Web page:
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Investment Alternatives

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					            Cleary / Jones
      Investments: Analysis and
            Management




    CHAPTER TWO

Investment Alternatives
         Learning Objectives

   To describe the major types of financial
    assets and how they are organized
   To explain what non-marketable financial
    assets are
   To describe the important features of
    money market and capital market
    securities
       Learning Objectives

   To distinguish between preferred stock
    and common stock
   To understand the basics of options and
    futures
    Non-Marketable Financial
            Assets
   Examples: Savings accounts, Canada Savings
    Bonds (CSBs), Guaranteed Investment
    Certificates (GICs)

   Commonly owned by individuals

   Represent direct exchange of claims between
    issuer and investor

   Usually “safe” investments which are easy to
    convert to cash without loss of value
    Money Market Securities
   Examples: Treasury bills, commercial paper,
    Eurodollars, repurchase agreement, banker’s
    acceptance (B/A)

   Marketable: claims are negotiable or saleable
    in the marketplace

   Short-term, liquid, relatively low risk debt
    instruments

   Issued by governments and private firms
    Fixed-Income Securities

 Marketable debt with maturity greater
  than one year
 More risky than money market
  securities
 Fixed-income securities have a specified
  payment schedule
    – Dates and amount of interest and principal
      payments known in advance
    Fixed-Income Securities

   Major bond types:
    – Government of Canada bonds
    – U.S. Treasury bonds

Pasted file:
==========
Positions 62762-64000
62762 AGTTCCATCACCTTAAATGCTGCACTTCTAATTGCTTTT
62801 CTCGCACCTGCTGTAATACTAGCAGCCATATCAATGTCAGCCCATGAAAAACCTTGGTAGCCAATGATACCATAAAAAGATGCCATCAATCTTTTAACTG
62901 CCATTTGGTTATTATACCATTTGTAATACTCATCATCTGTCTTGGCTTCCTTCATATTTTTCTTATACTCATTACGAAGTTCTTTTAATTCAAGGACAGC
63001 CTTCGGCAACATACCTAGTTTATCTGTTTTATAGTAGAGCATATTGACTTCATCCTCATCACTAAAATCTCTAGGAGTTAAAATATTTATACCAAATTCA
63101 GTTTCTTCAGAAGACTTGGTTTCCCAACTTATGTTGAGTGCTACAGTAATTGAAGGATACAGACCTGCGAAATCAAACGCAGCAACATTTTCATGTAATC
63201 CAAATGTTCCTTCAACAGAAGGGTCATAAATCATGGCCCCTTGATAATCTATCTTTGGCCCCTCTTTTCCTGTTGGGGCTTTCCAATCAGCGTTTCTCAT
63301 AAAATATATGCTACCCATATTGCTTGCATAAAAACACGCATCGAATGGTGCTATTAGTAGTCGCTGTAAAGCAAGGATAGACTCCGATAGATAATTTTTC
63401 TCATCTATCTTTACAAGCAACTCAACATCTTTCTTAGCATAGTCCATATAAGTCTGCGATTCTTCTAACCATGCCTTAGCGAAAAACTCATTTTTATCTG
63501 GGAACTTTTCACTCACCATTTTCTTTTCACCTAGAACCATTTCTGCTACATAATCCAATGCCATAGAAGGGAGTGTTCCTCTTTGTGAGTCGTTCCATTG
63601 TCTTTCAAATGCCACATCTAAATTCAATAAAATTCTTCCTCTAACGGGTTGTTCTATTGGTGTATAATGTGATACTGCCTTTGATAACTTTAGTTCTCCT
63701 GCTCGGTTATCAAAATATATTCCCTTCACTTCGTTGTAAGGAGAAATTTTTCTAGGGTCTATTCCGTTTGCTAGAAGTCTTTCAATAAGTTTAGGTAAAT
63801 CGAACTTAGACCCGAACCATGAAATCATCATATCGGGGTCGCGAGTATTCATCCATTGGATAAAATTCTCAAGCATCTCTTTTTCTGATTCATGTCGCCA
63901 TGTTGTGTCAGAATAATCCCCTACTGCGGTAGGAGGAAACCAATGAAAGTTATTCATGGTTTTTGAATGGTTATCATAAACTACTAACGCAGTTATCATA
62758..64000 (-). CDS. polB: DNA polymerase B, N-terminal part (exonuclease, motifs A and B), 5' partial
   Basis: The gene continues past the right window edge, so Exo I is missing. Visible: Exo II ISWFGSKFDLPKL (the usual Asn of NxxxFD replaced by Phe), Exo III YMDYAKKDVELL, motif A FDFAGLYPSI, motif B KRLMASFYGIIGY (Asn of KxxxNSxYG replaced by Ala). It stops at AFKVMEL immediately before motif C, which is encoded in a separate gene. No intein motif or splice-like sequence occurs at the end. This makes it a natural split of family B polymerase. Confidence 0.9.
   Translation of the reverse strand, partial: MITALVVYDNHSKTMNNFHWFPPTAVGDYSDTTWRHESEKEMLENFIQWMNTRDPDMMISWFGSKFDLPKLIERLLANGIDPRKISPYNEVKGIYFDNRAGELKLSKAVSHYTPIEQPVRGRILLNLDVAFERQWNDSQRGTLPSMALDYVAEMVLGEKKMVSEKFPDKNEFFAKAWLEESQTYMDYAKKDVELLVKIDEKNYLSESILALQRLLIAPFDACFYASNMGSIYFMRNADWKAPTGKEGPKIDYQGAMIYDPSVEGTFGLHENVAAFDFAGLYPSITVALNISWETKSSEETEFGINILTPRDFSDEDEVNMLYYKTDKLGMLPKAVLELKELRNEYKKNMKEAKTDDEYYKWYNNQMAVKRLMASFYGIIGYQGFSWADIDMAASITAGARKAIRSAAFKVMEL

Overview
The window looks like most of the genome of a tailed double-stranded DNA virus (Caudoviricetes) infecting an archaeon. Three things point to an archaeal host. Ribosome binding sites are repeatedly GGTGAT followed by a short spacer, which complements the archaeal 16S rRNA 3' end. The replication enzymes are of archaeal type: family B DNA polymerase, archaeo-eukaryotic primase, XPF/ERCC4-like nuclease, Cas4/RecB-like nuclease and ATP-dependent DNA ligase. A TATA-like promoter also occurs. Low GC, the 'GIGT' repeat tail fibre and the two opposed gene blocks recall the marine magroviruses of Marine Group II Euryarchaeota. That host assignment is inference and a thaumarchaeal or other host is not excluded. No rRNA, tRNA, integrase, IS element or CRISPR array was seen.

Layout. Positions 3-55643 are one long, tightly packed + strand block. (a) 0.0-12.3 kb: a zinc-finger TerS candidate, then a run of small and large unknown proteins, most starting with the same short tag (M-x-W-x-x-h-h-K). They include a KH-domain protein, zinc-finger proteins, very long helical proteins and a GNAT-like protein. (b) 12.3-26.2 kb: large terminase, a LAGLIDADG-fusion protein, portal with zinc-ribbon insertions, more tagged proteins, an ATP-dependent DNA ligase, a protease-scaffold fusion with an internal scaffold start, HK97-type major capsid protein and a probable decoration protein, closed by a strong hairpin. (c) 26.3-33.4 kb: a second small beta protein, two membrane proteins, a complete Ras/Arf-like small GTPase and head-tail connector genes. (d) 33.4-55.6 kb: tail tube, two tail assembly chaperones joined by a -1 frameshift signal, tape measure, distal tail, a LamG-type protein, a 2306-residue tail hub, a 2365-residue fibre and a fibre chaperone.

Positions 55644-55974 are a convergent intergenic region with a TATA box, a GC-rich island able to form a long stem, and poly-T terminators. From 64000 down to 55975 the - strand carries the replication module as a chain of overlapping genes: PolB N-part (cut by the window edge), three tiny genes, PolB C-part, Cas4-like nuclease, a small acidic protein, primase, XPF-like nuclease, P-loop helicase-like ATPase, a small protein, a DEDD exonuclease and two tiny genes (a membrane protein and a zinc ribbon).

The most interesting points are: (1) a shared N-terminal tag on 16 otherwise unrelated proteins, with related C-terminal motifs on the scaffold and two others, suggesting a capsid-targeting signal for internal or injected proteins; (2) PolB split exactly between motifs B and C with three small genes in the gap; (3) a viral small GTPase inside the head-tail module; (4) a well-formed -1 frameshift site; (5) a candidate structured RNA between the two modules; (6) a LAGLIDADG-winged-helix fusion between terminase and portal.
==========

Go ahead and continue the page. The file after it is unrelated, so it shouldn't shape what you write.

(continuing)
– Provincial bonds
    – Provincially-guaranteed bonds - Ontario
      Hydro
    – U.S. federal agency securities - GNMAs
      (Ginnie Maes), FNMAs (Fannie Maes)
    Fixed-Income Securities

   Major bond types (continued):
    – Corporate bonds
        Usually pay semi-annual interest, are
         callable, carry a sinking fund provision,
         and have a par value of $1,000
        Convertible bonds may be exchanged for
         another asset
        Risk that issuer may default on payments

    – Securitized assets: Mortgage-backed
            Equity Securities
 Represent an ownership interest
 Preferred stockholders paid after
  bondholders but before common
  stockholders
    – Dividend known, fixed in advance
    – May be cumulative if dividend omitted
   Common stockholders are residual
    claimants on income and assets
    – Voting rights important
      Derivative Securities

   Securities whose value is derived from
    some underlying security
   Futures and options contracts are
    standardized and performance is
    guaranteed by a third party
    – Risk management tools

   Warrants are options issued by firms
                Options

 Exchange-traded options are created by
  investors, not corporations
 Call (Put): Buyer has the right but not
  the obligation to purchase (sell) a fixed
  quantity from (to) the seller at a fixed
  price before a certain date
    – Options can be sold in the market at a
      price
   Increases return possibilities
                Futures

   Futures contract: A standardized
    agreement between a buyer and seller
    to make future delivery of a fixed asset
    at a fixed price
    – A “good faith deposit,” called margin, is
      required of both the buyer and seller to
      reduce default risk
    – Used to hedge the risk of price changes

				
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